yes because it just feels right
I think redemption is found for most of the characters. Amadeus finally gets a job and is able to provide a little instead of always taking, he finally takes responsibility for himself instead of the constant excuses when he crashes the car with Connor inside. He becomes the father and grandfather he yearns be. Angel finds redemption in the circle of family and friends she gathers at the end of the book. Angel has felt alone with her responsibility of being a teenage parent without the help of her own and pushes people away while yearning for closeness and intimacy.… Read more »
I completely agree with your assessment of all the characters.
The book does suggest the possibility of hope for Lizette, though, and perhaps, by extension, Brianna.
I would categorize it more as realization than redemption. Amadeo and Angel both realize that they have to stop with the terrible decisions if they want to be there for baby Connor.
I agree with you. The ending was so rushed that the reader does not know if they stay on track or go off road again.
Redemption is most obvious for Amadeus. After his accident with Connor, he realizes that he only has himself to blame for his bad choices. He realizes that he needs to grow up and help his daughter. He gets a job, and a finds a group of men who can act as a support system for him while he attempts to become a responsible adult. I don’t know if I ever felt like Angel needed redeeming. Her mistakes often felt juvenile. Was she sassy and defiant, yes. But so are most teenagers. She was still growing and developing as a person,… Read more »
Maybe? So much depends on Amadeo’s sobriety. And the book takes place in only a year of time and true change I think may take longer than that to believe it’s sticking.
I agree that Amadeo’s sobriety is key. Being an alcoholic is something that is a lifelong struggle.
I think it depends on your definition of forgiveness. The author makes it clear that some acts are irreversible, and in that sense, perhaps beyond redemption. What stood out to me (spoiler alert) after the accident would be the ghost life that would always linger as a specter of shame from that night. Other characters had sympathy of how their lives might have turned out differently, but that is distinct from redemption, as their lives still took paths of terrible destruction (such as Anthony and his addiction). If you define forgiveness as the conscious choice to forgive each other though,… Read more »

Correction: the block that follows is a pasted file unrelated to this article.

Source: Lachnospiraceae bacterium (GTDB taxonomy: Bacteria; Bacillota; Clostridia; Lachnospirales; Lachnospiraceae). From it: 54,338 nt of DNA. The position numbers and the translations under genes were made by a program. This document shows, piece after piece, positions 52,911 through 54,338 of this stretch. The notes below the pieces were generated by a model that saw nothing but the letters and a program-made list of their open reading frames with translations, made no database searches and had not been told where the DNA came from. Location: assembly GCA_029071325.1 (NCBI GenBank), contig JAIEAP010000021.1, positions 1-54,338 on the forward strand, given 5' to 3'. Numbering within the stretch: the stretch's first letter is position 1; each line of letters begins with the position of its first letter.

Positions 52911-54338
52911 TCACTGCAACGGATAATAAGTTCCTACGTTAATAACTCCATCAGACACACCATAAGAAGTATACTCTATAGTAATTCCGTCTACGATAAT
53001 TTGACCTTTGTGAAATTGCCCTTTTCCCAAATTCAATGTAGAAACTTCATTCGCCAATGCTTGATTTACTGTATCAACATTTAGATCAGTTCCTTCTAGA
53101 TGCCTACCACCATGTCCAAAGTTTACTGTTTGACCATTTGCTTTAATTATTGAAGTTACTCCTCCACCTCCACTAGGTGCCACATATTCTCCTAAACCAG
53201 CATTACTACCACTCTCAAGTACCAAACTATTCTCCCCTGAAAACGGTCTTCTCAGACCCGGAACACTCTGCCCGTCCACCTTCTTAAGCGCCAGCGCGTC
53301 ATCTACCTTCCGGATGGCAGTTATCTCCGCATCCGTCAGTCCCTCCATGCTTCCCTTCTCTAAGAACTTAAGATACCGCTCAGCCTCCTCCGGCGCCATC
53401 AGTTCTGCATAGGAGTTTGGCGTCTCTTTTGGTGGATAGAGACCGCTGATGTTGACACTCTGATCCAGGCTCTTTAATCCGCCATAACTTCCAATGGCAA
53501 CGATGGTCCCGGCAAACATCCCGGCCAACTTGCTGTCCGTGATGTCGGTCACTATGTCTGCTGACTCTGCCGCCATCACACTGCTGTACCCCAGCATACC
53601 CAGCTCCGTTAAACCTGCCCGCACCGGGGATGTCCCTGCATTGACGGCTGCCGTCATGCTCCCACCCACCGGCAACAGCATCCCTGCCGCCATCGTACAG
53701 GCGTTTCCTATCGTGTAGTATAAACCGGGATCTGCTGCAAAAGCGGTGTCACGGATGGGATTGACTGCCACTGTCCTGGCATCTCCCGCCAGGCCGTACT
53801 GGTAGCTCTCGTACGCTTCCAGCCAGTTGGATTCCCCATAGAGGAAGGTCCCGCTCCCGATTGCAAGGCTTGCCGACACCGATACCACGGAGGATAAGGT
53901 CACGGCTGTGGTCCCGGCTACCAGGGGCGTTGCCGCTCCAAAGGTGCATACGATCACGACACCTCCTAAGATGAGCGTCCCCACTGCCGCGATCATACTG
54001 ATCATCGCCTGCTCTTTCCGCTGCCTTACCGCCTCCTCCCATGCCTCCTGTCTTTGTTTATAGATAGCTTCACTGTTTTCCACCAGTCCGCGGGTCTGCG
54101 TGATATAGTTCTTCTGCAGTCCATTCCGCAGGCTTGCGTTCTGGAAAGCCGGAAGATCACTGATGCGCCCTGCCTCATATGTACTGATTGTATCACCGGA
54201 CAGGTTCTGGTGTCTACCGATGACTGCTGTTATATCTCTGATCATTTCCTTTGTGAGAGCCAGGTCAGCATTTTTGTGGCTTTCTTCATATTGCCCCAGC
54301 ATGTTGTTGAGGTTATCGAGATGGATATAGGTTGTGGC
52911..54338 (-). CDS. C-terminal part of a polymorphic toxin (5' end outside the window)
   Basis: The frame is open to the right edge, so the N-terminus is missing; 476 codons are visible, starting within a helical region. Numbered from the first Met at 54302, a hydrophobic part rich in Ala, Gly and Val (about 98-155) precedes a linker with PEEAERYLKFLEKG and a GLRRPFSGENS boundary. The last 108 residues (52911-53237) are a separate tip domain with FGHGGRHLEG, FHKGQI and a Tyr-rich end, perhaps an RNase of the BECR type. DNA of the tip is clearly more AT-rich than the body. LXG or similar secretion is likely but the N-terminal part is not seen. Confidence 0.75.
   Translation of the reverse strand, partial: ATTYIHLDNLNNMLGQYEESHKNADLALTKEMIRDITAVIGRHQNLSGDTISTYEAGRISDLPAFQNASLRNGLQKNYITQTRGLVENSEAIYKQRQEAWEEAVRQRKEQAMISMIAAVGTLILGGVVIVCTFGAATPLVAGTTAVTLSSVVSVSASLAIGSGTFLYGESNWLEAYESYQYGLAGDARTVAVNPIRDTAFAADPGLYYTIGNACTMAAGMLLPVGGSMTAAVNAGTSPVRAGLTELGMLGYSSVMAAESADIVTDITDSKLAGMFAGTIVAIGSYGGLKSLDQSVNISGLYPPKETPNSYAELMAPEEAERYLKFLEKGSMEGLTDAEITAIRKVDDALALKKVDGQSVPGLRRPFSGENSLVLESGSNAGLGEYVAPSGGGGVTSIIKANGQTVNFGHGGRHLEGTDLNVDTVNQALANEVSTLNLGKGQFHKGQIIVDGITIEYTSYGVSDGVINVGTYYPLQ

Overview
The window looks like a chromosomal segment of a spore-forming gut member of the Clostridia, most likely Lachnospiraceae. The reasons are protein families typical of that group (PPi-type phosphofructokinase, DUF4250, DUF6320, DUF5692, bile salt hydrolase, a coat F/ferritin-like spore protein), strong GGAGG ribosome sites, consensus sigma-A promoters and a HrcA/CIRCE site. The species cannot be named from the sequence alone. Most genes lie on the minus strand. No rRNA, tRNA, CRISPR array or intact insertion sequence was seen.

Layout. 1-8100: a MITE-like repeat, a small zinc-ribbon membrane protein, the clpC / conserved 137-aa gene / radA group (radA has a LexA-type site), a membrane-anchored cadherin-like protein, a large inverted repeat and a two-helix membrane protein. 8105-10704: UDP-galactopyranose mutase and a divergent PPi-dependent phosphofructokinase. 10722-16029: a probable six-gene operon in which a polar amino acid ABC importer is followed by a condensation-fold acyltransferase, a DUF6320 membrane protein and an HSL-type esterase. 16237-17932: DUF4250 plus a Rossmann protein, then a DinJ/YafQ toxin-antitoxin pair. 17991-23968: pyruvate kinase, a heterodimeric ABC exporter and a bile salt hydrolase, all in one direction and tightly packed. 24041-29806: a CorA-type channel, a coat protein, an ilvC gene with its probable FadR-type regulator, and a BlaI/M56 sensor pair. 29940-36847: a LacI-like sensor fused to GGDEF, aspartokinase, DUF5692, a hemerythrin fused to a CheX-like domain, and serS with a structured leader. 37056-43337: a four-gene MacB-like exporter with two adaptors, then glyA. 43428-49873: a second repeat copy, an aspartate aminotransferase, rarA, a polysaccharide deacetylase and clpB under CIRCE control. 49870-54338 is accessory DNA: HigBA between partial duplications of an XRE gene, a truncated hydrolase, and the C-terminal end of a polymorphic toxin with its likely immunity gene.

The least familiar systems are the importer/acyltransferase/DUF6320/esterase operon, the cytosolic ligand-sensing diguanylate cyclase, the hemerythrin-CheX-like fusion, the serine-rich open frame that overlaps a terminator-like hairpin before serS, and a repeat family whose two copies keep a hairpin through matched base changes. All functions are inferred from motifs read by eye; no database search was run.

I think that Amadeo’s redemption began at the moment he realized that carrying the cross did not symbolize manliness but symbolized the love that Jesus had for mankind. Once he came to grips with what it means to be manly, he was on the way to redemption. Before that time every time he experienced emotions he believed he was weak….not manly…..and needed to drink to erase the feelings he hated having. angel began to be redeemed when she realized that the people around her had their own problems that prevented them from being constantly there for her. She realized that… Read more »
Yes, each person found redemption in their small season of life. They were able to grow and overcome the large obstacles blocking their heart to forgive.
The temptation would be to see the characters as proceeding forward or downward. Instead the author allows room for them to grow and the book ends with hope as its signature.
Amadao’s “penitente” or hermano experience is realistic as the brothers are either elderly or have all died. The young men are not drawn into a community which in the past gave them hope.
I didn’t like the ending where I was asked to believe that Jesus dying on the cross fixed all the “sins”. Angel worked hard to change her situation, slow and steady, no miracles. I don’t recall her leaning on a god. We lived through her excruciating growth. But then suddenly, happy ending- no more drinking, reconciliation with Angel’s mom, baby-daddy grandma kicking in support and happily ever after.
Yes, Amadeo finally redeemed himself after the truck accident, he and baby are alive. He doesn’t drink another drop.